Current medical understanding has improved to now be able to identify the differing immune cells and micro-immune cells involved within the inflammatory process, thought to lead to fibrosis. Fibrosis/thickening is one of the key identifying features of most scleroderma subtypes, and is included within the ACR/EULAR diagnostic guidelines, which are globally recognized for classification purposes.

Understanding has improved with the emerging strategies now being used as an approach to treat systemic sclerosis, targeting the immune response as well as vasculopathy (blood vessel damage). However, it is unlikely that the discovery of a cure will be of any direct assistance to me, because I am one of the “lucky” scleroderma patients whose disease is in remission. Albeit, the damage the disease has inflicted on my body makes for a full-time job with looking after my symptoms. Nevertheless, this does not dampen my desire to see a cure discovered in my lifetime. In fact, this is my ultimate dream, and my elixir to get better.

I have spent many years ruminating on why my body wanted to do this to itself. My symptoms forced me into a whole new lifestyle, where my body is now the pilot, and not my desire to fulfill my career ambitions. By changing my diet and attitude, along with the exceptional medical expertise of Professor Denton and my medical team, I am reversing my symptoms … slowly.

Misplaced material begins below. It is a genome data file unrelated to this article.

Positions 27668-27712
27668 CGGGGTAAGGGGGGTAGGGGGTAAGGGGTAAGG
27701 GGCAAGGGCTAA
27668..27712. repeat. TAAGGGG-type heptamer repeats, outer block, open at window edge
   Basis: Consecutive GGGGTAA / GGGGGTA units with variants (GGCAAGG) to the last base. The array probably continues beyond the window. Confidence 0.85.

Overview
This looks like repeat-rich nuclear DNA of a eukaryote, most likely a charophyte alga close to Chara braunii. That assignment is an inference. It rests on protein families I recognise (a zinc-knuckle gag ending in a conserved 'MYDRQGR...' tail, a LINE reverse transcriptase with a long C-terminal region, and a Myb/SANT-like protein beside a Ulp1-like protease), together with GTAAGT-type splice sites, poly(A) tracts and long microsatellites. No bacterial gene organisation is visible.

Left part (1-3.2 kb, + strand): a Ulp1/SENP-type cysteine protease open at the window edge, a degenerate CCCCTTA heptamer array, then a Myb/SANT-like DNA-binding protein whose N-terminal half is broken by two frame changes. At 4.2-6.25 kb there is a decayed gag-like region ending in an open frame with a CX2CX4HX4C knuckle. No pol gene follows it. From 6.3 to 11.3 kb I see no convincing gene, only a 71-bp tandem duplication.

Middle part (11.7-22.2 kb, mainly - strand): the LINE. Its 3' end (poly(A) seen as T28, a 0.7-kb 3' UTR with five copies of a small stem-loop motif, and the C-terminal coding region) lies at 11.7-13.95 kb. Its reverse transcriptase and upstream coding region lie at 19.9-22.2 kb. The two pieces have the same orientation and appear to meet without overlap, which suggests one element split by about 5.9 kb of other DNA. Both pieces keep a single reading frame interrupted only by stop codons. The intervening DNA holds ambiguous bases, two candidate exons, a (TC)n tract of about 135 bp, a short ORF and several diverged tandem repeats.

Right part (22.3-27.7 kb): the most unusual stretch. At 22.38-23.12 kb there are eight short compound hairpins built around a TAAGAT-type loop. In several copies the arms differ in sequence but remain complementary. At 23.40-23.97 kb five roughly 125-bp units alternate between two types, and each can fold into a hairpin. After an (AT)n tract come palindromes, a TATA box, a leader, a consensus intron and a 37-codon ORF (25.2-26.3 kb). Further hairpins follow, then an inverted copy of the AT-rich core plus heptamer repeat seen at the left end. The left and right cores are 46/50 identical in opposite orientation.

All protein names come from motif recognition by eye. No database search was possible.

However, I still remain elated at having been told my skin is cured of scleroderma last November, almost 18 years to the day since having first dragged my tin man body to the Scleroderma Unit. And nearly 12 months post my initial diagnosis, I was given a 15-month prognosis.

To keep updated about my Scleroderma Awareness Month 2017 Campaign, please follow the posts here at Scleroderma News as well as my Facebook Page Raynauds Scleroderma Awareness Global Patients.

And please be sure to post in the comments below for any ideas you may have for raising awareness for scleroderma in honor of Scleroderma Awareness Month. If we stand united, globally we can help crack the scleroderma Raynaud’s code.

FESCA World Scleroderma Day Campaign.

Living the dream, scleroderma style, hoping for a cure.

#SclerodermaFreeWorld #RaynaudsFreeWorld #RareDisease #SclerodermaAwareness

Please donate to Just Giving Page for medical research at the Scleroderma Unit, The Royal Free hospital, led by Professor Denton, where 100% of your monies will be used for medical research purposes only. Thank You.

***